Step 1: Define the Current Business. Every company must choose the terrain on which it will compete, what products it will sell, where it will sell them, and how its products or services will differ from its competitors. Ask, where are we now in terms of the business we’re in, and what business do we want to be in, given our company’s opportunities and threats, and its strengths and weaknesses. Managers sometimes use a vision statement as a sort of shorthand to summarize how they see the business down the road. The company’s vision is a general statement of its intended direction that shows, in broad terms, “what we want to become. An example is, Rolex and Seiko are both in the watch business, but Rolex sells a limited product line of high-priced quality watches. Seiko sells a wide variety of relatively inexpensive but innovative specialty watches with features like compasses and altimeters.
Step 2: Perform External and Internal Audits Ideally. Managers begin their strategic planning by methodically analyzing their external and internal situations. The strategic plan should provide a direction for the firm that makes sense, in terms of the external opportunities and threats the firm faces and the internal strengths and weaknesses it possesses. To facilitate this strategic external/internal audit, many managers use SWOT analysis. For example, an owner does not want to open up his gas station if it right across the street from a WAWA. In this case there would be more weaknesses and threats rather than strengths and opportunities.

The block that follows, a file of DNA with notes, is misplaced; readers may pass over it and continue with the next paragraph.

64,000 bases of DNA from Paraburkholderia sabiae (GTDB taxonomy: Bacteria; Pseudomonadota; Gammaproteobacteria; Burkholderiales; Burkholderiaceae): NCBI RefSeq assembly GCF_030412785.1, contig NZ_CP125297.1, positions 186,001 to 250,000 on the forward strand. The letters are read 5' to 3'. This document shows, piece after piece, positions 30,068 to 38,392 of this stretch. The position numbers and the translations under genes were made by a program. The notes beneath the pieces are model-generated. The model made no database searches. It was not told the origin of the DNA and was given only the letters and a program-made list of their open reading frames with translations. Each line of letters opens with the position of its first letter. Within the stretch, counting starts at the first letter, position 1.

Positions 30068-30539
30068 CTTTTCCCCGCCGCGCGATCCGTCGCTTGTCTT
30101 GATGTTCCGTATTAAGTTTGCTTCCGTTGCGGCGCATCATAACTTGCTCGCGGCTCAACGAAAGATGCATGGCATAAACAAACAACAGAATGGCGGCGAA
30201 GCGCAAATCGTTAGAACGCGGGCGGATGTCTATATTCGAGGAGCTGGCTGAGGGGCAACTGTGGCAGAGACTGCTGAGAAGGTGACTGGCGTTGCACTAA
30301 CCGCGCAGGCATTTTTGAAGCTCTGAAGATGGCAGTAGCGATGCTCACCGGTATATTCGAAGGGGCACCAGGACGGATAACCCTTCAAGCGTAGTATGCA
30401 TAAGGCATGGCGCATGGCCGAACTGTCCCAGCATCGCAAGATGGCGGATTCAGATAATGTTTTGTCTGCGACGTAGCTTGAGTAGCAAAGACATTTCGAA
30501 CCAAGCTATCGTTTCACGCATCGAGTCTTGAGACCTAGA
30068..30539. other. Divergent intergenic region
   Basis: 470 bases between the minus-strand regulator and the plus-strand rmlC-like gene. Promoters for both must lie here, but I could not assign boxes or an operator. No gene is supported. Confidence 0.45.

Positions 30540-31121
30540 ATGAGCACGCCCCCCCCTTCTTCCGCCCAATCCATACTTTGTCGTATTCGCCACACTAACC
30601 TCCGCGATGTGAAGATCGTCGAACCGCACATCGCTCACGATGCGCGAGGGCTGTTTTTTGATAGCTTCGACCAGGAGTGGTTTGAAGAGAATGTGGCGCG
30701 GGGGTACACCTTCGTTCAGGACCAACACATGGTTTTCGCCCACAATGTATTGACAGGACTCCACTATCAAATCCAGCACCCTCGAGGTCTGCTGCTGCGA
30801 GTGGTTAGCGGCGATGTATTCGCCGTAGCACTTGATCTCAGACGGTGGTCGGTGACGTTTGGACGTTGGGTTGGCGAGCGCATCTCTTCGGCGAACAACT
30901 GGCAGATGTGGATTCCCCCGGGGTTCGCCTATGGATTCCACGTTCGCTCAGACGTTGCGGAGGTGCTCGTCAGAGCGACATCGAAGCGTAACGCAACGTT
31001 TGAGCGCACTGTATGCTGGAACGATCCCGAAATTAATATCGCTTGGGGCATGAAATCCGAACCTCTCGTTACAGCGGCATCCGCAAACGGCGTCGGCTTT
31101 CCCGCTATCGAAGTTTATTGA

Step 3: Create Strategic Options. The situation may require that management consider strategic options for the company. Based on the situation analysis, what should our new business be, in terms of what products it will sell, where it will sell them, and how its products or services will differ from its competitors’? What is our new mission and vision?
Step 4: Review Strategic Options. Given the situation, which...
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